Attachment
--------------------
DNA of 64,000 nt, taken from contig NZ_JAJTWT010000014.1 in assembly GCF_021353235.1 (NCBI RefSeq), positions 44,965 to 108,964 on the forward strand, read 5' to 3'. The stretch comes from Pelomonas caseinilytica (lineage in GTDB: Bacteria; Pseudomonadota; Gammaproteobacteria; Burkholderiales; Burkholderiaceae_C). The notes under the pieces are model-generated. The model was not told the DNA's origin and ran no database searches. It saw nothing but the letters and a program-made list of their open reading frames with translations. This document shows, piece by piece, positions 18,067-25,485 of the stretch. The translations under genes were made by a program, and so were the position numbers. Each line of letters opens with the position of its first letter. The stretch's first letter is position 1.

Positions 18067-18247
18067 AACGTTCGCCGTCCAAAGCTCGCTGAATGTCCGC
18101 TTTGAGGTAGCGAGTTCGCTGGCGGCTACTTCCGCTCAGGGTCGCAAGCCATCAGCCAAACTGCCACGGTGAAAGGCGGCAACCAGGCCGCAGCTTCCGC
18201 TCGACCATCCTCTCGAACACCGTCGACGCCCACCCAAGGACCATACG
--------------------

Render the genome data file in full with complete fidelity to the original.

DNA of 64,000 nt, taken from contig NZ_JAJTWT010000014.1 in assembly GCF_021353235.1 (NCBI RefSeq), positions 44,965 to 108,964 on the forward strand, read 5' to 3'. The stretch comes from Pelomonas caseinilytica (lineage in GTDB: Bacteria; Pseudomonadota; Gammaproteobacteria; Burkholderiales; Burkholderiaceae_C). The notes under the pieces are model-generated. The model was not told the DNA's origin and ran no database searches. It saw nothing but the letters and a program-made list of their open reading frames with translations. This document shows, piece by piece, positions 18,067-25,485 of the stretch. The translations under genes were made by a program, and so were the position numbers. Each line of letters opens with the position of its first letter. The stretch's first letter is position 1.

Positions 18067-18247
18067 AACGTTCGCCGTCCAAAGCTCGCTGAATGTCCGC
18101 TTTGAGGTAGCGAGTTCGCTGGCGGCTACTTCCGCTCAGGGTCGCAAGCCATCAGCCAAACTGCCACGGTGAAAGGCGGCAACCAGGCCGCAGCTTCCGC
18201 TCGACCATCCTCTCGAACACCGTCGACGCCCACCCAAGGACCATACG